Lice are not common in horses unless they are poorly kept and crowded. Then lice can spread rapidly through a group. You’d find the nits (eggs) or the lice themselves along the midline of the horse, such as in the mane and tail head.


Take advantage of our Book Sale. Buy One and Get TWO FREE on this page. New books are being added weekly in both categories.


Here are a few added this week:


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From Cherry Hill’s Horsekeeping Almanac


Shedding horses, green grass, the return of the meadowlarks . . . spring is here! When I go to bed each night, I am often rehearsing all the things I want to do the next day as I slip into dreamland, and when my feet hit the floor every morning, they are in high gear. This is the beginning of a new horse season and it can’t start too early for me.

Mother Nature, however, can bring some interesting events to the mix. We usually have our deepest and wettest snowstorms during March, April, and even May. So although I am revved, I always need a backup plan in place if the weather makes it unsafe or impossible to train or ride.

The horses are all brought in from winter pastures in March, if not before, to allow the land to rest and the plants to grow. Each horse has his own separate sheltered pen. I bring the horses back into work one at a time, starting with a grooming program. I might vigorously groom a horse daily to remove as much of the shedding hair as possible, or in some cases, I might bathe a horse in early March and give him a body clip. (See more about body clips in December.) Until a horse is 95 percent shed out, I usually don’t put a sheet on him. Then I either give him a turnout sheet or a fly sheet, depending on the weather, to protect his coat.

The horses are still on a 100 percent hay ration, but I cut back a bit to help them start to lose their winter fat and hay belly if they have one. Because they are in pens, they require exercise, so I review in-hand and longeing to get them back into work mode.

I pay attention to each horse’s specific needs for conditioning and adjust rations as needed.

Horses in training are kept shod, and even some that are not in training are kept shod to protect their hooves from our abrasive Rocky Mountain terrain. It is great having a resident farrier!

This time of year, the horses are fed three times per day, at 6:00 a.m., noon, and 7:00 p.m. The seniors are still getting their beet pulp and supplements, and the rest of the horses receive beet pulp with additives as their level of work dictates.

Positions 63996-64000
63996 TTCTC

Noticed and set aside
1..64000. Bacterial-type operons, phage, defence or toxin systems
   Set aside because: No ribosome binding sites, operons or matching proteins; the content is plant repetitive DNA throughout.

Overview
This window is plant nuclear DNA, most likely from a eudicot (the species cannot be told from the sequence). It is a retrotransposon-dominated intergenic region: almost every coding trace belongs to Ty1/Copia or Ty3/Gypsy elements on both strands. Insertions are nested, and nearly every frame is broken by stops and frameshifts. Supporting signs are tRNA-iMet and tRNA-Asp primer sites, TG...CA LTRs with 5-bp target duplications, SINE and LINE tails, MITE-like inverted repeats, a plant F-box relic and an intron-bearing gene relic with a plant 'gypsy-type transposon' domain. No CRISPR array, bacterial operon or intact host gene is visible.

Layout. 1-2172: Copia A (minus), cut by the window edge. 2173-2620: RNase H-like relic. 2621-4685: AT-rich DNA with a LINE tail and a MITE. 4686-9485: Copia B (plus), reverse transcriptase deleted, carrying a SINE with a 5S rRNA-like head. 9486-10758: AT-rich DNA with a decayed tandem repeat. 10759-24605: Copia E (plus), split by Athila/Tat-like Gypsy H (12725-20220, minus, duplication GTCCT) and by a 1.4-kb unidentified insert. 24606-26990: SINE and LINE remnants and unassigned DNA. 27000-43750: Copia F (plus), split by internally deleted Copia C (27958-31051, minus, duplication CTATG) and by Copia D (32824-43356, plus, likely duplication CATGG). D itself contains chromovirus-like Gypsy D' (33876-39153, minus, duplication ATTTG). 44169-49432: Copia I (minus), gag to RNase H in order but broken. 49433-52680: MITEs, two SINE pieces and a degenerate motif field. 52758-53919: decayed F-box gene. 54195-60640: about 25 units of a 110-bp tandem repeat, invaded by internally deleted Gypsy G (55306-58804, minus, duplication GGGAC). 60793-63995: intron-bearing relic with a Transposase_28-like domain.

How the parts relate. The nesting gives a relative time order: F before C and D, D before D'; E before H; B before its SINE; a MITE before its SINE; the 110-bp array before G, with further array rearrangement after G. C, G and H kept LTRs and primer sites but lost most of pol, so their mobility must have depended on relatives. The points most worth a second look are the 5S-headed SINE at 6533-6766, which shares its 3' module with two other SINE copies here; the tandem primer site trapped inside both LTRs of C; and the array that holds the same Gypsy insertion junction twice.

Spring makes us all feel great. I’m spending lots of time outdoors. I always wear a broad-brimmed hat, bandanna around my neck, gloves, and long-sleeved shirt. This is mainly to protect my eyes and skin from sun damage. I often find that from this time of year through fall, I get plenty of varied exercise from chores, grooming, training, riding, mowing, and facilities maintenance tasks, so the indoor exercise equipment gets a little dusty over the summer. The early mornings and late afternoons can still be a bit chilly, so mainly for my horse’s sake, I try to do vigorous training and riding either mid-morning or mid-afternoon, giving them plenty of time to cool out thoroughly before chilly evening temperatures.


Visit our Good Horse Books site for new, used and collectible horse books – Buy one and get TWO FREE.


Here are a few added today


Haymaker's Handbook

Haymaker’s Handbook

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If you have a question about horse care, facilities, horse behavior or training, perhaps your questions has already been asked and answered on my Horse Information Roundup.
There you can browse by categories such as Hoof Care, Riding and Mounted Training or Horse Clothing just to name a few………

OR you can use the Horsekeeping search tool at the top of the page to type in a word or phrase and that will create a list of articles that contain that subject.

To get more in depth information, you can browse through my complete books list. Here is the complete chronology of my books and DVDs

and here is a place where you can look for books by category – the Book Barn.

Cherry Hill

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We have been lucky to have had 3 wonderful German Rottweilers, all from my sister’s kennels in Texas when she was raising the beautiful dogs. Rottweilers are working dogs.

Rheabach, Bob and Mocha were all special pals and great partners too. With exceptional dispositions and minds, they made the perfect guardian dogs, alerting us to odd happenings and being our personal protectors.